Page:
Few consumers understand THC levels in cannabis edibles
Few cannabis consumers understand what the THC numbers on packages of cannabis edibles really mean, according to a new University of Waterloo study.
Few cannabis consumers understand what the THC numbers on packages of cannabis edibles really mean, according to a new University of Waterloo study.By Media Relations
The study, which surveyed nearly 1,000 Canadians aged 16 to 30, found that most consumers could not identify whether a cannabis edible contained ‘low’ or ‘high’ levels of THC based on the label.
The researchers also found that descriptive information, such as symbols and words, are more effective in helping consumers understand THC potency and approximate serving sizes for cannabis products.
“Using THC numbers to express potency of cannabis products has little or no meaning to most young Canadians,” said David Hammond of Waterloo’s School of Public Health and Health Systems. “We’ve known for many years that people struggle to understand the numbers on the back of food packages and cigarette packages. Consumers seem to have equal or even more difficulty with THC numbers, which are used to indicate the potency of cannabis products.”
He added, “Effective THC labelling and packaging could help reduce to accidental over-consumption of cannabis edibles and adverse events, which have increased in jurisdictions that have legalized recreational cannabis.”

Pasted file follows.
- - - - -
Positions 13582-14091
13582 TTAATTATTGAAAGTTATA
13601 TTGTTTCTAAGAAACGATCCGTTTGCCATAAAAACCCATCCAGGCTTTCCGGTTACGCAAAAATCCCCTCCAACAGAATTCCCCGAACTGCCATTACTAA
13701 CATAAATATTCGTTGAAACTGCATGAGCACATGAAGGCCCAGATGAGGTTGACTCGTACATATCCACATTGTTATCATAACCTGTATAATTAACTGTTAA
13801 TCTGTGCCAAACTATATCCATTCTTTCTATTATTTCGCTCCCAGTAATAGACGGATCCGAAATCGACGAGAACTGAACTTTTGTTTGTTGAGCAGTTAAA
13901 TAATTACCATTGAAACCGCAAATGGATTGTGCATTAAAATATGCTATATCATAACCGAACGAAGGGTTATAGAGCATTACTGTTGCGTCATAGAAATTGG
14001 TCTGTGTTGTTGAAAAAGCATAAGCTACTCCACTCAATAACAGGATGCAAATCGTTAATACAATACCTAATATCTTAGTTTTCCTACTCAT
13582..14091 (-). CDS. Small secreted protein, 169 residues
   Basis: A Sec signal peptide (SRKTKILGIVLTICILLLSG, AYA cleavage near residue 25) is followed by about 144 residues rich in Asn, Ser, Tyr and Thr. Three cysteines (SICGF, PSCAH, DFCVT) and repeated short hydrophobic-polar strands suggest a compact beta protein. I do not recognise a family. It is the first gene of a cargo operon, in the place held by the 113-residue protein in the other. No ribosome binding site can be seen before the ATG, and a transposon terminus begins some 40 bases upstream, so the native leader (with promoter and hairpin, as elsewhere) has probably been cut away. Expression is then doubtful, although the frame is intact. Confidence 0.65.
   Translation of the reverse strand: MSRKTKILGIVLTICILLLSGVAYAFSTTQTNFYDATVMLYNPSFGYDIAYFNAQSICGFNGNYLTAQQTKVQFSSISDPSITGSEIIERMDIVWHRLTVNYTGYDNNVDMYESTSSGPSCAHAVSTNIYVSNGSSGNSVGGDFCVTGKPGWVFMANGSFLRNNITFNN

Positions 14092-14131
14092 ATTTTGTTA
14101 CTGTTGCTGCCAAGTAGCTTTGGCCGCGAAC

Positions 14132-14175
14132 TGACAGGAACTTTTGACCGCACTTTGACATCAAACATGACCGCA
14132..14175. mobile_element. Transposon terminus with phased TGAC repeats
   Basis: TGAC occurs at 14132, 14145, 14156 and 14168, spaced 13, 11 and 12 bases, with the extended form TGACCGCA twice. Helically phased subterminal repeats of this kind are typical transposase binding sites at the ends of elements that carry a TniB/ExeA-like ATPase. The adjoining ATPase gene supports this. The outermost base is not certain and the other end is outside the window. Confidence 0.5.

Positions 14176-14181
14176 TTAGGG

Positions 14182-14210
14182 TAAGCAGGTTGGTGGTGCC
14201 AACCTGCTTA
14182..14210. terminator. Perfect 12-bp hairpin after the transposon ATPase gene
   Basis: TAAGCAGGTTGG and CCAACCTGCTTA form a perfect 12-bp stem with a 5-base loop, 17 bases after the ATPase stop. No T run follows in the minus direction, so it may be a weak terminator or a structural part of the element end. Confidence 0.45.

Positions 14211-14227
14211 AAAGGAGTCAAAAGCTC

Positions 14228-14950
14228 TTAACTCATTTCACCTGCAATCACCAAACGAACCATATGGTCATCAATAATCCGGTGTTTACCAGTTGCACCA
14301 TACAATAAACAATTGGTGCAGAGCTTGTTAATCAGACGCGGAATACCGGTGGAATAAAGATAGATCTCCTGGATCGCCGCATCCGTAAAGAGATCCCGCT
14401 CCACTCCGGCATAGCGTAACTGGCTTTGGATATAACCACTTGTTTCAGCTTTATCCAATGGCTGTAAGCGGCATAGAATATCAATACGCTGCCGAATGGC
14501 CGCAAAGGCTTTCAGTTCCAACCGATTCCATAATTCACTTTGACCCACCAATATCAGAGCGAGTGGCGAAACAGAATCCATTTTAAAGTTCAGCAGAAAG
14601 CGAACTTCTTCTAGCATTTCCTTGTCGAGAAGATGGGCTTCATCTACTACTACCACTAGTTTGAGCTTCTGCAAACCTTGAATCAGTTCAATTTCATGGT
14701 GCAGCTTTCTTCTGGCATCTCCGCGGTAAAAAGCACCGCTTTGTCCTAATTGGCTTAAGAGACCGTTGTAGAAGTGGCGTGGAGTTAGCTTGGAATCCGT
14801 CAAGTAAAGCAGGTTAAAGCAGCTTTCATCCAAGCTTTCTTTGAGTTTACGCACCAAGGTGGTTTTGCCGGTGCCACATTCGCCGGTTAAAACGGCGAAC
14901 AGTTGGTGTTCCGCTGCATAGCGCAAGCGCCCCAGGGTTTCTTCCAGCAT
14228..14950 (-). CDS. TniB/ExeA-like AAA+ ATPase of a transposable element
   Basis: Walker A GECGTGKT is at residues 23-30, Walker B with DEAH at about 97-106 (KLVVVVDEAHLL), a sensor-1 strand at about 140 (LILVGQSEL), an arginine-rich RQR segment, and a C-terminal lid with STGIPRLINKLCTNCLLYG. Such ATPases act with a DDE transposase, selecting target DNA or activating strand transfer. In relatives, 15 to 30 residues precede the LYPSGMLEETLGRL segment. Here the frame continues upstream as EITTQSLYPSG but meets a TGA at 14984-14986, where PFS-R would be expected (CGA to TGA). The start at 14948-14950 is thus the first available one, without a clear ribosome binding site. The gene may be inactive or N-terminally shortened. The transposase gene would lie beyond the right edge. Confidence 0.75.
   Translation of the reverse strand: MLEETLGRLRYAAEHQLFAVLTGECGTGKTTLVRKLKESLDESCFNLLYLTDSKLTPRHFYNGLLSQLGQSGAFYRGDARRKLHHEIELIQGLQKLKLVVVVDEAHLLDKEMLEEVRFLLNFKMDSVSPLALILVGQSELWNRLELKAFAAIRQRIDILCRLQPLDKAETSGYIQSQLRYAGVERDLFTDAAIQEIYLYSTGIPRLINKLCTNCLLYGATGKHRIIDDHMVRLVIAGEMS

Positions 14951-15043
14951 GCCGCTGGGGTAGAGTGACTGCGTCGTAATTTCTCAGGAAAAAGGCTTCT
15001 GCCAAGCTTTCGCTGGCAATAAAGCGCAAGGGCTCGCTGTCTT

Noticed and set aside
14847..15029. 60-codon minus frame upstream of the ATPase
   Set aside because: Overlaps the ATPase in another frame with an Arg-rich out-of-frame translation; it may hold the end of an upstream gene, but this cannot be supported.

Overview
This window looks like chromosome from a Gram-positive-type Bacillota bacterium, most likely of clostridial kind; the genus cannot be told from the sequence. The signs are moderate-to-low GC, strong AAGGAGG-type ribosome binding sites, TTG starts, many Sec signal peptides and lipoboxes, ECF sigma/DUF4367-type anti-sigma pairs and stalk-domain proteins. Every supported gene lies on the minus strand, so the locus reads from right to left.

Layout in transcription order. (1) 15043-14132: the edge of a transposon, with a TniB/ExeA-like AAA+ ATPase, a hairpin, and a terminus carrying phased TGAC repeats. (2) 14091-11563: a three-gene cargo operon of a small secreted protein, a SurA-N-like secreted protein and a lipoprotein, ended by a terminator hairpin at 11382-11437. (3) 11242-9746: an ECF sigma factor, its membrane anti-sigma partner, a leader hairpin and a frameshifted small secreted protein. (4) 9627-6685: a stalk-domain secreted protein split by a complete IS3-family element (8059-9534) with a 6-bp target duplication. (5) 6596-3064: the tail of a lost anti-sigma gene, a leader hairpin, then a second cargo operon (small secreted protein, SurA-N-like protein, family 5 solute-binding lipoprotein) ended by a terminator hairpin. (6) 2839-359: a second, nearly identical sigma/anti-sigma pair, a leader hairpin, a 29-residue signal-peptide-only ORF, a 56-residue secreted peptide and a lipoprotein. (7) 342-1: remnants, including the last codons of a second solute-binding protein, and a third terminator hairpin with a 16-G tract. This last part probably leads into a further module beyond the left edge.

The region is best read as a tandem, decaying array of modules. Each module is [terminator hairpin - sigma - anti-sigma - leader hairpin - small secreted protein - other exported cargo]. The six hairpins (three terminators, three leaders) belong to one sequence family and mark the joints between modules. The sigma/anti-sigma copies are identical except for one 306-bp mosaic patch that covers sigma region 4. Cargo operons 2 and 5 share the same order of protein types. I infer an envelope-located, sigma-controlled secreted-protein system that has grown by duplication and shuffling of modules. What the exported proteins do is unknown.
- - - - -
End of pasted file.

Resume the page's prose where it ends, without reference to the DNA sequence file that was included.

Health Canada currently requires cannabis packages to list the ingredients, product type, potency and other essential information, including weight in grams, and percentage of THC (or CBD, depending on the product), but not symbols or intuitive labeling on THC levels.
Prof. David Hammond
The researchers conducted two experiments with 870 Canadians aged 16-30 in 2017: The first investigated whether consumers could understand how many servings there were in a package, and the second examined if consumers could identify how potent the product was.
The study found approximately 6 per cent of consumers could correctly identify serving size on products that had no label, or only listed the weight. Seventy-seven per cent could identify the serving when the dosage was listed.
The study also found that a ‘traffic light’ system, which uses traffic light colours to indicate potency, allowed two-thirds of respondents to identify products with high levels of THC, compared to 33 per cent of respondents who only used numerical THC information.
In 2018, Statistics Canada found that 32 per cent of cannabis users consumed edibles.
“New regulations that limit cannabis edibles to a maximum of 10 mg per package are particularly important given that most consumers do not understand THC numbers,” Hammond said. “However, the findings suggest that consumers will need easier-to-understand THC information for other products, including oils, concentrates and dried flower.”
The study, Cannabis labelling and consumer understanding of THC levels and serving sizes, was published in the Journal of Drug and Alcohol Dependence, and co-authored by Cesar Leos-Toro, Geoffrey Fong, Samantha Meyer and David Hammond, all at the University of Waterloo.
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